Outlook

Outlook

whiteWomanProfileFederal and state health care reform measures bring many opportunities for greater integration of CHW services in order to address health disparities, increase the Triple Aim, and foster healthier communities.

The 2011 Patient Protection and Affordable Care Act (ACA) defines CHWs as members of the health care workforce and identifies CHWs as health professionals. The law specifies that funds granted under sec. 399V, subsection (a) shall be used to support CHWs to provide outreach, promote positive health behaviors, support enrollment in health insurance, identify, and enroll underserved populations to appropriate health care agencies and community based programs, and provide home visiting services related to maternal health and prenatal care. CDC funding for the use of CHWs in underserved communities was also included. In addition, the act expands the mandate of area health education centers (AHECs) to encompass the CHW workforce.

Federal guidelines open the door for CHWs to serve as navigators in state health insurance exchanges where they will help link low income, uninsured individuals and families with coverage options. Lessons from the Massachusetts health care reform experience point to the key role of CHWs in the successful enrollment of thousands of uninsured residents.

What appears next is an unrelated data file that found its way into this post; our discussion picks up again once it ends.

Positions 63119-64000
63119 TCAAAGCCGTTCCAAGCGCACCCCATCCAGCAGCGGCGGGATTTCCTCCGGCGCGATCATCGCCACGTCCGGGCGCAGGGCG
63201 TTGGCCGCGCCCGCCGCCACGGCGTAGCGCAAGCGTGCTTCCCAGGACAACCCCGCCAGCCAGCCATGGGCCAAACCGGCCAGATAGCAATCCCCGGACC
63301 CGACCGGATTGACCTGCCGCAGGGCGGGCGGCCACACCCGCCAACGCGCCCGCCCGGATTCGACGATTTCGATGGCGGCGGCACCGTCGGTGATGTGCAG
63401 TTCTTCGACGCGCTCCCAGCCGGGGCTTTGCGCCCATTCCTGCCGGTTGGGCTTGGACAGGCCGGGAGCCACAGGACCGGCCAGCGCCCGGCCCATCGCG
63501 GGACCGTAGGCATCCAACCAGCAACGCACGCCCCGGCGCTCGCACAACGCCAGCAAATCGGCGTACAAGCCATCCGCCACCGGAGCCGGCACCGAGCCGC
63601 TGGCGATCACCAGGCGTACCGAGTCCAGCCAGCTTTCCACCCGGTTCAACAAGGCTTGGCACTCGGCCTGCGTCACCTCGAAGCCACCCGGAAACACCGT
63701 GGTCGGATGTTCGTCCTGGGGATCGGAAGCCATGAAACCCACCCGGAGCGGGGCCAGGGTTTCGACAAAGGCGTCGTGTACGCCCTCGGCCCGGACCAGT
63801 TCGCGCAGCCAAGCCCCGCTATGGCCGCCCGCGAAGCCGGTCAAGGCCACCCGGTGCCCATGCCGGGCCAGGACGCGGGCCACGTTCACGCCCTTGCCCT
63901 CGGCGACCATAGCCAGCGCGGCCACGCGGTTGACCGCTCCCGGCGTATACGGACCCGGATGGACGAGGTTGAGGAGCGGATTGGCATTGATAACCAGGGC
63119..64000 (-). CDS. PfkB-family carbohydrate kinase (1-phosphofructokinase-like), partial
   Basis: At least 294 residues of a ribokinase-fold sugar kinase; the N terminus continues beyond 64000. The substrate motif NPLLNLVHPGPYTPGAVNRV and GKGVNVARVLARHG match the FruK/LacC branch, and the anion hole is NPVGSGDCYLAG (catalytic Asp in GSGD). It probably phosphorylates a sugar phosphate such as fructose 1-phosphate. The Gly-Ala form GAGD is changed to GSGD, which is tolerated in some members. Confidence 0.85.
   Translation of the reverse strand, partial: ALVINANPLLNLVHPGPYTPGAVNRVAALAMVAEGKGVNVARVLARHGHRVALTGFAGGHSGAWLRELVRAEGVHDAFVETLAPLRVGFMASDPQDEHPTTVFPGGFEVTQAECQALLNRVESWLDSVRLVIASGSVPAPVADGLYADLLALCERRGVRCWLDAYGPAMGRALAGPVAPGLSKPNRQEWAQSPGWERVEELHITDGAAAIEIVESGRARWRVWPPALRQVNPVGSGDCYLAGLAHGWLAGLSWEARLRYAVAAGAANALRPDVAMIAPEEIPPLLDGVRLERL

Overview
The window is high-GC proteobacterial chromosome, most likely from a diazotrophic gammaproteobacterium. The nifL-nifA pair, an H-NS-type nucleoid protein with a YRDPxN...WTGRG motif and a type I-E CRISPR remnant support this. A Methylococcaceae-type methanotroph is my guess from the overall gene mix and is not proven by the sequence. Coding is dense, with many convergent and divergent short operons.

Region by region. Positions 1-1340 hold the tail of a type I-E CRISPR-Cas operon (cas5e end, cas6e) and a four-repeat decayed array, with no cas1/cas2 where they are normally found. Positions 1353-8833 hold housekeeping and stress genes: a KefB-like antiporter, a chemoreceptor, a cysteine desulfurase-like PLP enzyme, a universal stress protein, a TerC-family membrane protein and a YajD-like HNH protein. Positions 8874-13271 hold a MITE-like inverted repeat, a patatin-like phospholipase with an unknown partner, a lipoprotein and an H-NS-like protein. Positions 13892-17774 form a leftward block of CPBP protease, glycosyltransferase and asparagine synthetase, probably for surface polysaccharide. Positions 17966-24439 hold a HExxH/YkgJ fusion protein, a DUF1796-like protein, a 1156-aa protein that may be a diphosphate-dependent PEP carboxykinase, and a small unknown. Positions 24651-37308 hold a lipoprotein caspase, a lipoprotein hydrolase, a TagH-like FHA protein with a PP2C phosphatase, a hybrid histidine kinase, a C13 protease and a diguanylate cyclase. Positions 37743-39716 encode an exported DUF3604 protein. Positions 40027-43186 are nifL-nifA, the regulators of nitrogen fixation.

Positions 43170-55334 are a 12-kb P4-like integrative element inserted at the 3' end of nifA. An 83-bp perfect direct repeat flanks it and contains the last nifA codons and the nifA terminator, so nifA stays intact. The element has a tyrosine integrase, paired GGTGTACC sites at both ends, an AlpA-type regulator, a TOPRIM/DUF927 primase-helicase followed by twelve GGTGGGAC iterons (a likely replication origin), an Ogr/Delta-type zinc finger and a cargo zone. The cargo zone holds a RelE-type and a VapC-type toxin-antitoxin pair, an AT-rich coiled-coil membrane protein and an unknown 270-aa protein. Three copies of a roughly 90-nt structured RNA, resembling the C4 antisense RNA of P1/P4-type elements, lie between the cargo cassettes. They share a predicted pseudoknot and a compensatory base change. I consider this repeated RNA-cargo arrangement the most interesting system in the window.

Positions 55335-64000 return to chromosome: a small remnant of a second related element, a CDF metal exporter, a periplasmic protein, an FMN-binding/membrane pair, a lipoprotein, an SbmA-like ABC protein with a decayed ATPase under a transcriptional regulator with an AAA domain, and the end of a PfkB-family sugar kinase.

Minnesota’s Roadmap to a Healthier Minnesota and Healthy Minnesota 2020 both include CHW strategies as integral approaches for meeting key health improvement goals. Community health workers offer unique skill sets that can improve patients’ access to care and their health care outcomes. Recognizing and integrating these workers in the full scope of care, including appropriate reimbursement, will be a step toward improved care for many Americans.

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